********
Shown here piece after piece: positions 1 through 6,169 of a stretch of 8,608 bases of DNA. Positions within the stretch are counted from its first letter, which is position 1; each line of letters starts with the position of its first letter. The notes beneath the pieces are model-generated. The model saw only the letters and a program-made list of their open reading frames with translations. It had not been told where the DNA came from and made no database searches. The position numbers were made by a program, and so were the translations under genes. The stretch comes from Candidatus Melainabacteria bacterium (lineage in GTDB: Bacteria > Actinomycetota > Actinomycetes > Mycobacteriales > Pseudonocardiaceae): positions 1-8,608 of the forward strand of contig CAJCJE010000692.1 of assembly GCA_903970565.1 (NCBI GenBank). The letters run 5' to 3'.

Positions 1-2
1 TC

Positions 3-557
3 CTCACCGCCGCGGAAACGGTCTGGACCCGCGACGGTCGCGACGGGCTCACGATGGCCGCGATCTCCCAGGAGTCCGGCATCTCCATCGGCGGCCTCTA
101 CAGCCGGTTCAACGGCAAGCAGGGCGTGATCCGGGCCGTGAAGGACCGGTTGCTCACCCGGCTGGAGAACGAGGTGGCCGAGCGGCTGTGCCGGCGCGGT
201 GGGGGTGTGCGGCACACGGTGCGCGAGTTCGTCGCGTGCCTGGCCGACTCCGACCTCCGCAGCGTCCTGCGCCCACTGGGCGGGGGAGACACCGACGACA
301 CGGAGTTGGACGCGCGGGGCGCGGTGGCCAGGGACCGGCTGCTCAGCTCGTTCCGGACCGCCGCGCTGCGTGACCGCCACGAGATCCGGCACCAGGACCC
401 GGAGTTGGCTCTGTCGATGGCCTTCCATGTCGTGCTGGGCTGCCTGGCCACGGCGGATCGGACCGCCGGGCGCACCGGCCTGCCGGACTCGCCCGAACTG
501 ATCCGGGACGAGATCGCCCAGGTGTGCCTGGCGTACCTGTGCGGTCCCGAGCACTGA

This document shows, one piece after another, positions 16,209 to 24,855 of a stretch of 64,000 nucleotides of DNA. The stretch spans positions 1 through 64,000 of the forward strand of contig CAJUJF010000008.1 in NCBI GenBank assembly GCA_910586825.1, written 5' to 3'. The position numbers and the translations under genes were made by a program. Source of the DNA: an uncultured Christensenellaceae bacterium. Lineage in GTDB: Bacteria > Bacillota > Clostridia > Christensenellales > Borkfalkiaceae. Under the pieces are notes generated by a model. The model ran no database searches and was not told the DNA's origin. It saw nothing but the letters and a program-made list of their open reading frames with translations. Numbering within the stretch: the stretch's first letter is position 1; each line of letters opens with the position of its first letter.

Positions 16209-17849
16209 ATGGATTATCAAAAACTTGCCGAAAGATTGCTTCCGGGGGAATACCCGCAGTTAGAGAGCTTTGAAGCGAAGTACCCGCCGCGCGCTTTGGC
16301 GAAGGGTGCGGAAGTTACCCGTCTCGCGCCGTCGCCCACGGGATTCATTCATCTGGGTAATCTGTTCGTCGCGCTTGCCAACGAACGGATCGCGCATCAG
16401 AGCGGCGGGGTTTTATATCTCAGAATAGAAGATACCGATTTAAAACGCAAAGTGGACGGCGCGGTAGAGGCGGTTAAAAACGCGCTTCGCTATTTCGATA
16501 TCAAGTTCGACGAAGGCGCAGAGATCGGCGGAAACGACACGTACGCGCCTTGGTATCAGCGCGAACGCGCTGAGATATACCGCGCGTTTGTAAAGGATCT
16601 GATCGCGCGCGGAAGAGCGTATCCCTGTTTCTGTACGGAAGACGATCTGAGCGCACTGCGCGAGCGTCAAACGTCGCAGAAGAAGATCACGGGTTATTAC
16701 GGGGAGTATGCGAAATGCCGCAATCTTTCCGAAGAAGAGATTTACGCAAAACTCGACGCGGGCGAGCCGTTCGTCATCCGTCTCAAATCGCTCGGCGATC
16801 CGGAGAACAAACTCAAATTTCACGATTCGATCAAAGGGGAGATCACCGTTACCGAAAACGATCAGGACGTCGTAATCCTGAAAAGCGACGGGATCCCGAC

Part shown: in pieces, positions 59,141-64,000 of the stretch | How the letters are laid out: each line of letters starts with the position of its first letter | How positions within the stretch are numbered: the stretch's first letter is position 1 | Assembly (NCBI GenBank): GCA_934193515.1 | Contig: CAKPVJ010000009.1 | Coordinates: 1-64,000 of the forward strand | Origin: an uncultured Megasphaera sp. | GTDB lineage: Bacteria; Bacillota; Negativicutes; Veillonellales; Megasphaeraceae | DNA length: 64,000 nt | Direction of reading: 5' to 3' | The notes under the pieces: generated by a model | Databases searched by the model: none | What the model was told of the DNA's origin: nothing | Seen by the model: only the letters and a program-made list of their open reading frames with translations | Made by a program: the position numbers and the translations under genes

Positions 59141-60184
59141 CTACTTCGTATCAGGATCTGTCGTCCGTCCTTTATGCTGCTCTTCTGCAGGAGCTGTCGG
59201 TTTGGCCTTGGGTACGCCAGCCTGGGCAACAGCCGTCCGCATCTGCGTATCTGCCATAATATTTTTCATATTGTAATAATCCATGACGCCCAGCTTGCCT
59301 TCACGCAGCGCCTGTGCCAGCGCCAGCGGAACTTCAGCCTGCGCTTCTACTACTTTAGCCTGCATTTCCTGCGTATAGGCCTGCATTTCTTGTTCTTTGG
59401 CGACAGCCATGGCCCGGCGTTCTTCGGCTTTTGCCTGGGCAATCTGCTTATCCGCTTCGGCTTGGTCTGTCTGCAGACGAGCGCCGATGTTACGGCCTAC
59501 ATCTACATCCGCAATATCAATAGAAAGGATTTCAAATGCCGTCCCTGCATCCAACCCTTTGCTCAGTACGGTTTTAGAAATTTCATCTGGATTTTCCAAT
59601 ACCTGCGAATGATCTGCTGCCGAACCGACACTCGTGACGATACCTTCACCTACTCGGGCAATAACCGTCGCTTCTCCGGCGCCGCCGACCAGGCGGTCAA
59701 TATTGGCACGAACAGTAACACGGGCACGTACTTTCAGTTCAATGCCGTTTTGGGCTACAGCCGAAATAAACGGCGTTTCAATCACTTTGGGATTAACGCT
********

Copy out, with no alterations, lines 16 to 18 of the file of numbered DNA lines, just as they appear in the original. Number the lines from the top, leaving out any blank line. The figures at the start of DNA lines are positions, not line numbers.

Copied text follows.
16501 TCAAGTTCGACGAAGGCGCAGAGATCGGCGGAAACGACACGTACGCGCCTTGGTATCAGCGCGAACGCGCTGAGATATACCGCGCGTTTGTAAAGGATCT
16601 GATCGCGCGCGGAAGAGCGTATCCCTGTTTCTGTACGGAAGACGATCTGAGCGCACTGCGCGAGCGTCAAACGTCGCAGAAGAAGATCACGGGTTATTAC
16701 GGGGAGTATGCGAAATGCCGCAATCTTTCCGAAGAAGAGATTTACGCAAAACTCGACGCGGGCGAGCCGTTCGTCATCCGTCTCAAATCGCTCGGCGATC